Friday, February 15, 2008
Our own Kolkatas
In the miasma of darkness, cars moved along the tall building. Their high-beam lights shone on the glass façade for a moment and then moved away quickly. Men did not have that virtue. They would slither through silently, some of them on rickety bicycles, their bottoms turned sore by cushion-less seats.
From the third-floor window of a restaurant, he watched it all – the grand trapezium of light and darkness, muscle and bone. The cigarettes, one after another, weighed heavily on his chest, like a secret kept for long. The dark rum numbed the pain in his lower abdomen. But it would return, as it did every night, keeping him awake to nurse hopelessness.
By the time he was on the road back home, the city had been put to sleep. Towards his left, the Qutab Minar stood absolutely still, its reverie broken at times by honking drivers who probably were in a hurry to reach home or elsewhere. But nothing awaited him; he was in no hurry.
In few hours, the flower market adjacent to the monument would buzz to life. Florists would arrive and haggle for better rates. Afterwards, they would carry huge bunches of flowers on their scooters. Later in the day, people would buy them for sustaining love affairs, decorating marriage venues, brightening up small office cubicles and even for feeling good while shitting in bathrooms.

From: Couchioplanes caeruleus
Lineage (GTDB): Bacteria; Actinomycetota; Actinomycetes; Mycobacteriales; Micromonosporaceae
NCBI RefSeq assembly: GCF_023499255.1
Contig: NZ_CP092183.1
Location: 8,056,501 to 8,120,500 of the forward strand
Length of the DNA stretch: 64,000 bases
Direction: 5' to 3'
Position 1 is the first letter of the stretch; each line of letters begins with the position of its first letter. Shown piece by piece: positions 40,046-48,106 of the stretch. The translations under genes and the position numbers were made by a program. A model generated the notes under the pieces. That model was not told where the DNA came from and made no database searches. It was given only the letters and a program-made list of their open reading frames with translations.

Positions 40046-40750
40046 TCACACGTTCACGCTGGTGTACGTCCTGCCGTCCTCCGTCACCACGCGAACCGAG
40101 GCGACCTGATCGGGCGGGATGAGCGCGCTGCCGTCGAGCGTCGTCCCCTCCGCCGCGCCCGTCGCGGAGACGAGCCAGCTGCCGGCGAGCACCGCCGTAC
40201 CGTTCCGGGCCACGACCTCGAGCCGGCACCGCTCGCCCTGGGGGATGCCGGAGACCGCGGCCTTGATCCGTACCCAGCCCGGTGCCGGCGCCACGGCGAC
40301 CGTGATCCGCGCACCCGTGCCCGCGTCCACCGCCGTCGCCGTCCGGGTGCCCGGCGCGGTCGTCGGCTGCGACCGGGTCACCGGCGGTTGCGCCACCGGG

A little ahead, frail men, wearing bright, fluorescent helmets on their heads, worked in an almost geometric pattern, trying to build a metro rail system for the people of the city. Many of its users would consist of men from their own villages, from the eastern part of the country, who would have gone to Kolkata once upon a time but now chose Delhi to be able to send modest money orders.
Eiy sajni re, eiy sajni re, eiy sajni
Piya gayen Kalkatwa eiy sajni
Kaisen chalan rahetwa, eiy sajni
How would it work for young brides when their grooms went away, a few days after marriage, to far and distant lands, only to come back once a year, or once in five years, or never? When the rain arrived, would they let it needle their anaemic skin?
He stopped his car. A car whizzed past him. Then another. He counted them for a minute or so. His last count came to around eleven. Or may be it was twelve. He opened the back of his car and took out a half-finished bottle of rum.
No one he knew had gone to Kolkata. But Kolkata, sometimes, could also be a state of mind. And now, he needed to find his own needles.
(Pic courtesy: Preeti Paul Kannath)